Chief Investment Officer
BirdsEye Viewintegrating technology and tradition - the peninsula hong kong
Community bankers at our Forums are torn. They recognize the need for technology, but are deeply concerned it will distance their customers from them and give the largest banks an advantage. These are valid concerns. Smaller banks can’t compete with Chase and other bleeding-edge banks on mobile offerings and other key technologies. Further, using such technologies and database mining to improve 1:1 marketing can create an impersonal experience that doesn’t leverage the strongest competitive advantage SuperCommunity banks have – their people and service.
A recent visit to Hong Kong showed me how others whose feet are firmly rooted in tradition have solved the technology quandary most effectively. Let me share the story.
The Peninsula hotel chain is a small and very high-end group of hotels. Its roots are in Hong Kong, where the flagship hotel was opened 85 years ago. It has always catered to high-end travelers, and has built a very strong brand name among local families and business people. That brand identity is important in any organization and culture, but even more so in Hong Kong, where tradition rules alongside technological innovation. This couldn’t have been more apparent than during this last visit, when local families flooded the hotel celebrating the holidays. The usual business clientele, which also reflects the brand’s strong Asian identity, gave way to locals who spent time at the famed lobby for high tea and stayed at the hotel to do their holiday shopping.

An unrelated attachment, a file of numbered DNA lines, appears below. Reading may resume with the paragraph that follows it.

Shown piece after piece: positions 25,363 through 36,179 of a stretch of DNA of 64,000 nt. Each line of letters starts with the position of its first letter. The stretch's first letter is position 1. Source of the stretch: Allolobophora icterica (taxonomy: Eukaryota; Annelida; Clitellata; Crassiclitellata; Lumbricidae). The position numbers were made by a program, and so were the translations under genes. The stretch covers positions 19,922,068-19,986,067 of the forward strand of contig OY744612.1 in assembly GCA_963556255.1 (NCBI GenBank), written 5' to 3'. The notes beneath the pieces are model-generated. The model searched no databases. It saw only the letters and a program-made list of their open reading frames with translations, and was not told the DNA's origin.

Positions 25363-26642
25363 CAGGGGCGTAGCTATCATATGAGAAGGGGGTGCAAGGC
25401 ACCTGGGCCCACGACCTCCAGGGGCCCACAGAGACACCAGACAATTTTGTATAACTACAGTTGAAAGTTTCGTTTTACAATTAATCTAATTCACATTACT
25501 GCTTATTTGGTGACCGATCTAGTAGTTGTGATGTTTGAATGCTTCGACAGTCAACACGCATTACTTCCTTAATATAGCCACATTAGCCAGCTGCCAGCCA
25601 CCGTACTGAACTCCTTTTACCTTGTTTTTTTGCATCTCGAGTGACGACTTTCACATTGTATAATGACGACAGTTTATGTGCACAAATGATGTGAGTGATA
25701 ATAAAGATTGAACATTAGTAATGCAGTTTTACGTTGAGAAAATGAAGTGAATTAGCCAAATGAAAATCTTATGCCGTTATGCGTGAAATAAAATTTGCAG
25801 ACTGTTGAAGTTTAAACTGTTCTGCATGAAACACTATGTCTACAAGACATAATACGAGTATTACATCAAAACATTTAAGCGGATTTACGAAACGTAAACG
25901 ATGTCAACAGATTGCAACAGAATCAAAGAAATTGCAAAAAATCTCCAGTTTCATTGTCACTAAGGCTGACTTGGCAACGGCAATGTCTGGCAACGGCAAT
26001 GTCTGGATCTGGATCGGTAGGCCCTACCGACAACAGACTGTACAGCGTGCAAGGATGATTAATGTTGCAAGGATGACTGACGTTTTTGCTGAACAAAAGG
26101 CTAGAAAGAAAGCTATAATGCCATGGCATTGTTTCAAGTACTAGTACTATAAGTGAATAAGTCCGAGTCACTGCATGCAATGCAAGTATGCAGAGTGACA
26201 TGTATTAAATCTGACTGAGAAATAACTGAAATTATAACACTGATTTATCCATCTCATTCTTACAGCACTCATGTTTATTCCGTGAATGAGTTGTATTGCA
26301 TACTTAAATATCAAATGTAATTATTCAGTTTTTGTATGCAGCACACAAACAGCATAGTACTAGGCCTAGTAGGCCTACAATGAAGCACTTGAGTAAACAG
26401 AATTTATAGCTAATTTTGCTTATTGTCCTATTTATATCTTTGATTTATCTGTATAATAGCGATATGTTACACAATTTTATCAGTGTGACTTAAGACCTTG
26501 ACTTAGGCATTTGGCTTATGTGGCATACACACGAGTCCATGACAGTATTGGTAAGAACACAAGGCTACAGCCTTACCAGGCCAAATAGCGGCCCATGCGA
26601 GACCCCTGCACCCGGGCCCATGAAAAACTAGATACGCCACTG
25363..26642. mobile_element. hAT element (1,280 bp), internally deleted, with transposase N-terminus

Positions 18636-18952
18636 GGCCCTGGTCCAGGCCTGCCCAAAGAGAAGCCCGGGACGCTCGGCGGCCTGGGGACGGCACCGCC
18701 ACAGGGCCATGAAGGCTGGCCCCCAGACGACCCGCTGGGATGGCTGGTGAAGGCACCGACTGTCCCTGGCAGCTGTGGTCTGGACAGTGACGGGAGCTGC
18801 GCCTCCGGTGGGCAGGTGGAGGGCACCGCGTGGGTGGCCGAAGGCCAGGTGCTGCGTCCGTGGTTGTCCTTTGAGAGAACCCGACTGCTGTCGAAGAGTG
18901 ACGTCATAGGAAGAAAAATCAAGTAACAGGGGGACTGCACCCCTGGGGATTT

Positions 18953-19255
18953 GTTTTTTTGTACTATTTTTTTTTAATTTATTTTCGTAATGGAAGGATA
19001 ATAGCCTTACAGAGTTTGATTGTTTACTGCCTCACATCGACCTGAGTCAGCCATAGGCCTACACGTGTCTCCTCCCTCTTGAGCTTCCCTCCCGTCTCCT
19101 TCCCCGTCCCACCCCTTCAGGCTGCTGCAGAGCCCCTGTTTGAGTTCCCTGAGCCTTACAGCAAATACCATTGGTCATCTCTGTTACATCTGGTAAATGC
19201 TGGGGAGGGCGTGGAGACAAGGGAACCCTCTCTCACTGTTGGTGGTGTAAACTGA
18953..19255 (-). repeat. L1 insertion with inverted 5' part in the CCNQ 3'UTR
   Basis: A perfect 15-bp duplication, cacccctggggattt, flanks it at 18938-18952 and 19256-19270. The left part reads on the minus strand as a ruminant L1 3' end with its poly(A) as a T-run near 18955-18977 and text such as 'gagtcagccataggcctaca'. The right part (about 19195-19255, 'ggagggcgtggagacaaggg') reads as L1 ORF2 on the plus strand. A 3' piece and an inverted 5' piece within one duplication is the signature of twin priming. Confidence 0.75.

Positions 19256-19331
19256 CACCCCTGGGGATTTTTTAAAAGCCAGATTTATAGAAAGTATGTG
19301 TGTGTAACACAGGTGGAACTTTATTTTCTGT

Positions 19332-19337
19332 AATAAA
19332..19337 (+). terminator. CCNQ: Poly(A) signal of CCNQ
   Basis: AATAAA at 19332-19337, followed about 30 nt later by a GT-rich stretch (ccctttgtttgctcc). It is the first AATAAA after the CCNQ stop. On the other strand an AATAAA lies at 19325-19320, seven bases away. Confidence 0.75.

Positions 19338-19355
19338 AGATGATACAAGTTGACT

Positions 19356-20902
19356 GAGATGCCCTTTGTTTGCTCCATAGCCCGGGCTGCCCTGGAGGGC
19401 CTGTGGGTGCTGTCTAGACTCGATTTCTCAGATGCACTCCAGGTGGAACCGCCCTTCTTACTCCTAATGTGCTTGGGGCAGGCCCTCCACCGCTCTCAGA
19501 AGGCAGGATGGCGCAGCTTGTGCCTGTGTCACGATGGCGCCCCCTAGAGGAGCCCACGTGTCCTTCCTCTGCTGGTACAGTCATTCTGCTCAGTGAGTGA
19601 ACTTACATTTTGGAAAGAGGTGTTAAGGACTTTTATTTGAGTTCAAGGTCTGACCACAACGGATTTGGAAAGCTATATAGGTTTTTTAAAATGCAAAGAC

The Hong Kong property has been the Grande-Dame of the chain since inception, but it was growing old. The first step toward modernization was to appoint the hotel’s first woman General Manager. I met Rainy Chan, the ever-energetic and gracious GM, fifteen years earlier at this hotel. Our story is a perfect example of how relationships (and the income streams that follow) are formed. But that’s for another column. This article focuses on innovation and renovation, modernization without abandoning past successes and strong cultural foundation.
Chan helmed a major renovation of the hotel, and we returned to check it out. It was a masterpiece of integration of old and new without compromising either element. The rooms are as gorgeous as ever, but more fresh and updated, in subtle earth tones and lots of Chinese lacquer. The decor is modern, but you know you’re in China. So many little items were thought through. For example, the drawers self-close. And there are tons of electric sockets that accommodate both 220 and 110 volts; you don’t need an adapter to charge your electronics. A small but significant improvement.
But the most striking part of the change was the technology. The Peninsula Hotels were always ahead of the rest when it comes to technology. A console by your bed offered you the incredible luxury of turning lights on and off, putting on your Do Not Disturb sign, adjusting the room temperature, and opening and closing the drapes – all from your bedside. It was the height of luxury.